poloidal field coilsControlling the plasma
The poloidal field coils control the shape and position of the hot plasma. The properties of plasma are heavily influenced by its shape so these coils help create optimum fusion conditions.
The divertor coils – centre, top and bottom – stretch the plasma vertically and guide the plasma exhaust to a dedicated region where it can be effectively removed.
Temperature gradients inside the tokamak are the largest in the universe. The coils will be cooled with liquid nitrogen to
while 40cm away will be a plasma that is 10 times hotter than the centre of the sunLiquid nitrogen-cooled coils – cooling the coils with liquid nitrogen extends the ST40 pulse length.Divertor coils – these powerful coils stretch the plasma into what’s known as a divertor configuration. Having a divertor at the top and bottom reduces the heat that must be removed by each divertor.
Plasma Start-UPGenerating the plasma
ST40 uses a novel technique to generate and heat the plasma – Merging Compression.
Normally start-up is the role of the solenoid. While ST40 still has a solenoid, it is used to maintain the plasma current rather than generate it.
Not relying on the solenoid is important in spherical tokamaks as there is only limited space in the centre of the machine.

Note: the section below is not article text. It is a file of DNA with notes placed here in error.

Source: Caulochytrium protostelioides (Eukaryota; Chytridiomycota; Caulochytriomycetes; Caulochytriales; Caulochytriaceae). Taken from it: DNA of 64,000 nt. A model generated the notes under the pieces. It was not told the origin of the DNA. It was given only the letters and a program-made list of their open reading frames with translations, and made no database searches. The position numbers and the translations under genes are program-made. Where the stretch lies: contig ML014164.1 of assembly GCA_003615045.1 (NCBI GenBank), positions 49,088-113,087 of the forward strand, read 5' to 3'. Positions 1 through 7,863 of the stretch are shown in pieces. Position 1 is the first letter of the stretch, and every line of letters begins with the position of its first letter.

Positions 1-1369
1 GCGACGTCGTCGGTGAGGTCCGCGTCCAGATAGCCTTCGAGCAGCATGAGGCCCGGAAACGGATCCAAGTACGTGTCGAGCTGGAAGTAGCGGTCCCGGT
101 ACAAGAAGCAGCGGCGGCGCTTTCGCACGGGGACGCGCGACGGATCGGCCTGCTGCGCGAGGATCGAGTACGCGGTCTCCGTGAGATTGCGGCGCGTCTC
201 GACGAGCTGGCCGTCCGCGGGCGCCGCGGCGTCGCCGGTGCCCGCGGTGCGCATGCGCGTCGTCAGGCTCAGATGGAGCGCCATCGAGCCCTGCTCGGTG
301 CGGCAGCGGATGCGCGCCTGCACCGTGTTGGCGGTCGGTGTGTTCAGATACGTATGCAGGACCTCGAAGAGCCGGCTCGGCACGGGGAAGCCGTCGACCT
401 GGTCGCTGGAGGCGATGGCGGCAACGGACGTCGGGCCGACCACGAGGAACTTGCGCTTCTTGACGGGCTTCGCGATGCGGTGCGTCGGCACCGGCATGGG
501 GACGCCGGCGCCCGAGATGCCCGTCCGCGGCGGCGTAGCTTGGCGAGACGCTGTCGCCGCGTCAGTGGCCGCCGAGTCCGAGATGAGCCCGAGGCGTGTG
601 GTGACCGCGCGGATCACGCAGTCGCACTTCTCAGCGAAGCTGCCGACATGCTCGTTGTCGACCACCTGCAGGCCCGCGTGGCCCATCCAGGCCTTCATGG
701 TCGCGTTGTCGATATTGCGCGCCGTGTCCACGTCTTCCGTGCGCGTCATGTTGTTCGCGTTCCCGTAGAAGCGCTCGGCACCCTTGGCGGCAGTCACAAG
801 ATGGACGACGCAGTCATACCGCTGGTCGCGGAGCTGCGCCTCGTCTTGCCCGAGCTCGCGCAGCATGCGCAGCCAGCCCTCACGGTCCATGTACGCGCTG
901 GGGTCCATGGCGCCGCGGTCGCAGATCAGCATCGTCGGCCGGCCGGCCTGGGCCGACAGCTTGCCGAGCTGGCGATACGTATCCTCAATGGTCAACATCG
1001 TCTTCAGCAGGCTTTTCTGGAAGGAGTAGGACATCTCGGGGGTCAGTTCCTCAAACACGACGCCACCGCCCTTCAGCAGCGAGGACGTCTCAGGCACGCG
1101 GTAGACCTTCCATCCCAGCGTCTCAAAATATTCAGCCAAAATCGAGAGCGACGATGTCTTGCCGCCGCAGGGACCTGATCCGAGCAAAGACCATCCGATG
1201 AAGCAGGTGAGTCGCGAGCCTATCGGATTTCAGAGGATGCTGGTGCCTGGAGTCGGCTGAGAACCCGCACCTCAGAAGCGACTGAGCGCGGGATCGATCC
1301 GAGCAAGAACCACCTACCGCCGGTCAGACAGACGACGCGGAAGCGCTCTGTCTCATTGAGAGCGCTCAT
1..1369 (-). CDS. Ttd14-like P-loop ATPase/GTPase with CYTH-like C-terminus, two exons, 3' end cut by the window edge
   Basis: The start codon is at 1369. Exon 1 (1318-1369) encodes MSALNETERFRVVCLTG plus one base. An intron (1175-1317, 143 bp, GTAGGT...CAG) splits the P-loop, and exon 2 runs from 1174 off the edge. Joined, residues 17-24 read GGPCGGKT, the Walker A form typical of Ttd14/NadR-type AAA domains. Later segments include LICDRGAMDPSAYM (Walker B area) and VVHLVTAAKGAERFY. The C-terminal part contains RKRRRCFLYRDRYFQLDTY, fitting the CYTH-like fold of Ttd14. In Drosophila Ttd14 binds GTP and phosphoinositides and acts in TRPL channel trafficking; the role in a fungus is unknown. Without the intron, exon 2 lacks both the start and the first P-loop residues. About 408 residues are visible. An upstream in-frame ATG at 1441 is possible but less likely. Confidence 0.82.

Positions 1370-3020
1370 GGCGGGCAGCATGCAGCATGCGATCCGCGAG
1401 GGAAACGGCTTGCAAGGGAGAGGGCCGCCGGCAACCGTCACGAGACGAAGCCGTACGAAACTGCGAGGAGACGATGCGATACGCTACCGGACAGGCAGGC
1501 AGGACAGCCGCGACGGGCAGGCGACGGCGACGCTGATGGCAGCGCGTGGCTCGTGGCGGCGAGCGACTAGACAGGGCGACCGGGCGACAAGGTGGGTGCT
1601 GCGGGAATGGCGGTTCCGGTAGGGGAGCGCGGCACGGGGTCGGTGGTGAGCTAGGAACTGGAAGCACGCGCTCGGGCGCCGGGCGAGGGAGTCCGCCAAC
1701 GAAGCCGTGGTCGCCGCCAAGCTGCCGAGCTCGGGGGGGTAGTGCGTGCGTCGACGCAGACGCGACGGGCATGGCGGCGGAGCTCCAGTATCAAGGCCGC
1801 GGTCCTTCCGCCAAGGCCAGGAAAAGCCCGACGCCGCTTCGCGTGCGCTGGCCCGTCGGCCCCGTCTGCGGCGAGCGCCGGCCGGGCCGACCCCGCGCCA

The plasma inside the tokamak will reach more than 100 million degrees Celsius during the fusion process, which is
hotter than the centre of the sunMerging Compressions Coils – used to breakdown the neutral fuel and form a plasma. When fired, a plasma ring forms around each of the two coils. These plasma rings snap together, converting magnetic energy into heat. Merging Compression will heat ST40 first to 15 million degrees and then on to 100 million.
inner vacuum chamber (ivc)Where the particles collide
To get the right conditions for fusion, you must create plasma – an electrically-charged gas. If the charged plasma particles that make up the plasma are moving fast enough (if the plasma is hot enough), the particles may overcome the repulsive force.
At the top and bottom of the IVC is the divertor region where the plasma exhaust is removed.
The divertor needs to handle heat loads that are larger than those experienced by the
during re-entryDivertor region – the energetic particles that make up the plasma exhaust are diverted to this dedicated region where they can be effectively removed. The divertor stops unwanted impurities entering the plasma and will allow ST40 to reach 100 million degrees.
Outer VACUUM CHAMBER (ovc)Supporting against strong magnetic fields
The OVC has an internal vacuum that provides thermal insulation for the liquid nitrogen-cooled copper field coils. It also has a vital role to play in supporting the toroidal and poloidal field coils against strong magnetic forces.
The tokamak needs to withstand huge forces and torque loads
times greater than those in an F1 carPorts used for plasma heating, diagnostics and vacuum pumping.
Our research builds on decades of work on tokamaks and applies new technologies to make improvements. Explore our library of technical publications to find out more about the key scientific evidence behind our approach to fusion.